September 17, 2021, by stykjsk
Hospital Placement: The Ultimate Run Down
By Katy Skillen, third-year MNutr Master of Nutrition and Dietetic Student
I have just completed my first month of placement in an NHS hospital. If you study a healthcare degree, like medicine or nursing, you will likely have some placement within the NHS. This is an exciting and enlightening experience, and you gain so much knowledge in such a short period. Here are just a few of the things I’ve learned…
The NHS is a hectic workplace, and honestly, things rarely go as planned! Therefore, remember to be flexible and adaptable to different situations. I’ve had to stay a bit later than planned some days, and I haven’t always been able to observe or take part in what I was timetabled to do. Be willing to change your day last minute and help out when needed.
This may seem obvious, but you are doing a placement to learn! Yes, NHS staff are very busy, but the educational experience is still super important for you. Use initiative; if it doesn’t seem an appropriate time to ask questions, make a note of things and find a suitable time later to ask. Even if you think it is a silly question, it’s better to ask than pretend you know and then get stuck later on.
Don’t put pressure on yourself
Most students, like myself, will have a certain number of learning objectives and tasks or tools to complete by the end of their placement. While it is important to keep on top of these, don’t stress about them. You won’t get everything done in the first few weeks, and you may feel like you are behind. But trust me, the University knows what you need to get done, and will have allocated you the right amount of time of placement to do this. So please don’t be working late into the evening- sleep is important!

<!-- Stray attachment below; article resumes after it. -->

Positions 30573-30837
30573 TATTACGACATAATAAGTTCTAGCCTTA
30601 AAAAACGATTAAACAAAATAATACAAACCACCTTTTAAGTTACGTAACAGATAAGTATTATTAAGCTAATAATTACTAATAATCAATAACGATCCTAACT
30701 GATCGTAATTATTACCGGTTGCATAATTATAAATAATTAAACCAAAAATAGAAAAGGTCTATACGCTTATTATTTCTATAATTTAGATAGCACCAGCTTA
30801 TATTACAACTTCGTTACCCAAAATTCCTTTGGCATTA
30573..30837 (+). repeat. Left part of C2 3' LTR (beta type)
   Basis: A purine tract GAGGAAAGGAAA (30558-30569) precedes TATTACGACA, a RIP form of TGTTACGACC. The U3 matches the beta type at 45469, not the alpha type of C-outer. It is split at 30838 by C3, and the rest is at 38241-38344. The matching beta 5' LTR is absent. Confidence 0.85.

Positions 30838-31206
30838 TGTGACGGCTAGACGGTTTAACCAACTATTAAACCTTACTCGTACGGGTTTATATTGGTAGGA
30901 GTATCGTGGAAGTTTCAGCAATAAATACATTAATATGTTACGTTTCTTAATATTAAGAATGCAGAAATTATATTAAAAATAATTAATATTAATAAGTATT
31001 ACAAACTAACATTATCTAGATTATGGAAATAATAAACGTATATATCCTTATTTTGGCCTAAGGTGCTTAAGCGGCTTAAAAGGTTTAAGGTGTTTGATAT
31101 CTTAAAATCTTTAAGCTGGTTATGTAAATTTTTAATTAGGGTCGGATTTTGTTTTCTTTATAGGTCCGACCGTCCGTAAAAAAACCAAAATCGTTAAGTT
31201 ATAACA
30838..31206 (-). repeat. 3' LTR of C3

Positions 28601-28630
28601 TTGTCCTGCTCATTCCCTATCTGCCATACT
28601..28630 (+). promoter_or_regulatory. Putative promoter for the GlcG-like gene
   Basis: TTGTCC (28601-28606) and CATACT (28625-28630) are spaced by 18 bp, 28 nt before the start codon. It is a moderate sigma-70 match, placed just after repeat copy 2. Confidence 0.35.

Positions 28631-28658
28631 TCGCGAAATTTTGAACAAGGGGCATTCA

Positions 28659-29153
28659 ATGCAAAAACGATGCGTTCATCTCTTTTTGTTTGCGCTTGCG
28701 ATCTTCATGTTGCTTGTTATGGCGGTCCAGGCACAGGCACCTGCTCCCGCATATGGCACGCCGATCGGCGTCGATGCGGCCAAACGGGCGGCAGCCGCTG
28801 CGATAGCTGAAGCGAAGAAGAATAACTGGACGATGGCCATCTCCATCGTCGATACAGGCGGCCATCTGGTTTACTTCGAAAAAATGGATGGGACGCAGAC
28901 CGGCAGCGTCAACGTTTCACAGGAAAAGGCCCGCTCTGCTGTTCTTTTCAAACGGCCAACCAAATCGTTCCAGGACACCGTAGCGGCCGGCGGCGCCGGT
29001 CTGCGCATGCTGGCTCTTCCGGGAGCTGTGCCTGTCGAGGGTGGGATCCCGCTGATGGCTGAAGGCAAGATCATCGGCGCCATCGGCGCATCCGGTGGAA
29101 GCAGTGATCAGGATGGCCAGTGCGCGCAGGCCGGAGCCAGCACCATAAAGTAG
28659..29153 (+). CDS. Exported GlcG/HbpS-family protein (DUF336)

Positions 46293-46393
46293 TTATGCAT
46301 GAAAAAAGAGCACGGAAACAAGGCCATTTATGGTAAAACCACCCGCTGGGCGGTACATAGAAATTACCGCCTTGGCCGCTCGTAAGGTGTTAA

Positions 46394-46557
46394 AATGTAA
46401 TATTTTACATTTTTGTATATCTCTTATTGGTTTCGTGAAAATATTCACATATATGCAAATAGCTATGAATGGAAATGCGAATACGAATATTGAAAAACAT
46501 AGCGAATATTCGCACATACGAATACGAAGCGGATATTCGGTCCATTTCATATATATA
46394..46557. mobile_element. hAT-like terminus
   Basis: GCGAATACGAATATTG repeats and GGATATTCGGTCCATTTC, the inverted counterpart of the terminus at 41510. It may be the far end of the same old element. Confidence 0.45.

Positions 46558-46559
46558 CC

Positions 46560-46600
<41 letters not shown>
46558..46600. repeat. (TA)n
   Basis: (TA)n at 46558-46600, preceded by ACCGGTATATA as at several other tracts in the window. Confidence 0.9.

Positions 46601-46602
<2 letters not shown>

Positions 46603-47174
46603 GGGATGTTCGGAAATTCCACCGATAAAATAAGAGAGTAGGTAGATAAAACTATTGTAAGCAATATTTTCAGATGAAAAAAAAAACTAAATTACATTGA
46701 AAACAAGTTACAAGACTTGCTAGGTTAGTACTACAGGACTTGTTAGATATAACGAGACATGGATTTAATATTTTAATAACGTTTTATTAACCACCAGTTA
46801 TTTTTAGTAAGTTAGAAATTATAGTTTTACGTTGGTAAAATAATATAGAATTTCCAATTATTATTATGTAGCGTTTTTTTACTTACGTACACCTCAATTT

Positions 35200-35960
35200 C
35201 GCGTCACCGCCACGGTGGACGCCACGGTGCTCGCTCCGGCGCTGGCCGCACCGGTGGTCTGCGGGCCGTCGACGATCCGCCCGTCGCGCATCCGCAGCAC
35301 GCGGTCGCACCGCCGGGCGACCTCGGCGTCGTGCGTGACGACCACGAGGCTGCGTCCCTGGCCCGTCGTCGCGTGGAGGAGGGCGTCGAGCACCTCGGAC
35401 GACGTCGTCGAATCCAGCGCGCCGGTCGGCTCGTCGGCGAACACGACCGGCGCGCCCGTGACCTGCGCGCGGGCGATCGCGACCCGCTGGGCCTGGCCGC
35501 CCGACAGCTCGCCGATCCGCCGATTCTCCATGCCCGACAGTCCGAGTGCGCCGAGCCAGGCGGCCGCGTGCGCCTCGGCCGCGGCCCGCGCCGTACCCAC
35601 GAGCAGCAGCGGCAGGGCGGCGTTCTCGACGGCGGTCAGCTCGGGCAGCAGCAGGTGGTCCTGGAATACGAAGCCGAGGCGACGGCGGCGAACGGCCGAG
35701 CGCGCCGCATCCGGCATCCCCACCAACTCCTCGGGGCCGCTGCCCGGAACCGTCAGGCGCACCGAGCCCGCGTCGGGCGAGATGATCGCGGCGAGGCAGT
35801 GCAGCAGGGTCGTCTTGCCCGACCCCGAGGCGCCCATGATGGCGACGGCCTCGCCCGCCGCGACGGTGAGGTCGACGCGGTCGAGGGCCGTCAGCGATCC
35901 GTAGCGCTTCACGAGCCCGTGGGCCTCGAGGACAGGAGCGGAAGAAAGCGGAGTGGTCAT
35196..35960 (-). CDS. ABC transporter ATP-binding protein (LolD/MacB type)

Confidence is key
It can be daunting the first time a healthcare professional asks you to lead a consultation, or do a procedure. But please be confident in your abilities! Remember your supervisors will have led hundreds of students through placement before, so they know where you’re at and will not ask you to do something if they don’t believe that you can do it! Trust in all the knowledge and skills you have gained over the course and go for it! You’ll feel so proud when you’ve done it!
Honestly, I did not anticipate having to stand on my feet so long every day! Working in a hospital setting is a physically exhausting job. You spend a lot of time walking around the wards and up and downstairs. This is really tiring, especially if you are shadowing other staff, and are just standing for long periods. My tips to help with this? Keep hydrated and eat a good breakfast before work, have comfy footwear, and don’t be afraid to ask to sit down for a while if you need it. Oh – and lots of coffee!
This Placement has been such a learning curve and I feel very lucky to have gained such an interesting insight into how the NHS works. Every day is so different and working in such a valued and important industry, especially in these current times, has been such a privilege. Honestly, I’m loving every minute of it.
If you are looking for a thorough insight in a career area, a specific company or industry, a year-long placement could be ideal for you. You can book a careers appointment with one of our advisers to discuss your placement options.
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